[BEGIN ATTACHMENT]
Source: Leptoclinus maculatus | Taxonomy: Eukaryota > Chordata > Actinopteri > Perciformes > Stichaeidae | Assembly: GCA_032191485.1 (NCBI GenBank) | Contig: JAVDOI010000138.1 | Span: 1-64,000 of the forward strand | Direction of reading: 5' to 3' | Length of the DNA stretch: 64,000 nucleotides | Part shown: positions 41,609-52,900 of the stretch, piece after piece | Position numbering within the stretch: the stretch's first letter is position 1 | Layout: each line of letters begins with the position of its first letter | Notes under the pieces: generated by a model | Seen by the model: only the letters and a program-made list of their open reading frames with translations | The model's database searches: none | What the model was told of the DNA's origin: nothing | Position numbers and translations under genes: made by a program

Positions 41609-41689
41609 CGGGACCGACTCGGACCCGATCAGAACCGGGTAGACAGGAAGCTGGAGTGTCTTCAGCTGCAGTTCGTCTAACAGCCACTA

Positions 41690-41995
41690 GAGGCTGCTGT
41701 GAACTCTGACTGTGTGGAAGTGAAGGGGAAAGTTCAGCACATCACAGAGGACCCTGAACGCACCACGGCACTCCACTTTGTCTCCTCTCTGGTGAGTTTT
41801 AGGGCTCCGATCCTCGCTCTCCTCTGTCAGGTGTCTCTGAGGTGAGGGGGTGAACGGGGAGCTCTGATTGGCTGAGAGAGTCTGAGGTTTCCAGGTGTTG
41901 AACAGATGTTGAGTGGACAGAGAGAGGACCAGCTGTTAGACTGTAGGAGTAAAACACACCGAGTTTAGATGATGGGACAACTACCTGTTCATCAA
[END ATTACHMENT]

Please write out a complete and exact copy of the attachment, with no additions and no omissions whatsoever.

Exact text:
Source: Leptoclinus maculatus | Taxonomy: Eukaryota > Chordata > Actinopteri > Perciformes > Stichaeidae | Assembly: GCA_032191485.1 (NCBI GenBank) | Contig: JAVDOI010000138.1 | Span: 1-64,000 of the forward strand | Direction of reading: 5' to 3' | Length of the DNA stretch: 64,000 nucleotides | Part shown: positions 41,609-52,900 of the stretch, piece after piece | Position numbering within the stretch: the stretch's first letter is position 1 | Layout: each line of letters begins with the position of its first letter | Notes under the pieces: generated by a model | Seen by the model: only the letters and a program-made list of their open reading frames with translations | The model's database searches: none | What the model was told of the DNA's origin: nothing | Position numbers and translations under genes: made by a program

Positions 41609-41689
41609 CGGGACCGACTCGGACCCGATCAGAACCGGGTAGACAGGAAGCTGGAGTGTCTTCAGCTGCAGTTCGTCTAACAGCCACTA

Positions 41690-41995
41690 GAGGCTGCTGT
41701 GAACTCTGACTGTGTGGAAGTGAAGGGGAAAGTTCAGCACATCACAGAGGACCCTGAACGCACCACGGCACTCCACTTTGTCTCCTCTCTGGTGAGTTTT
41801 AGGGCTCCGATCCTCGCTCTCCTCTGTCAGGTGTCTCTGAGGTGAGGGGGTGAACGGGGAGCTCTGATTGGCTGAGAGAGTCTGAGGTTTCCAGGTGTTG
41901 AACAGATGTTGAGTGGACAGAGAGAGGACCAGCTGTTAGACTGTAGGAGTAAAACACACCGAGTTTAGATGATGGGACAACTACCTGTTCATCAA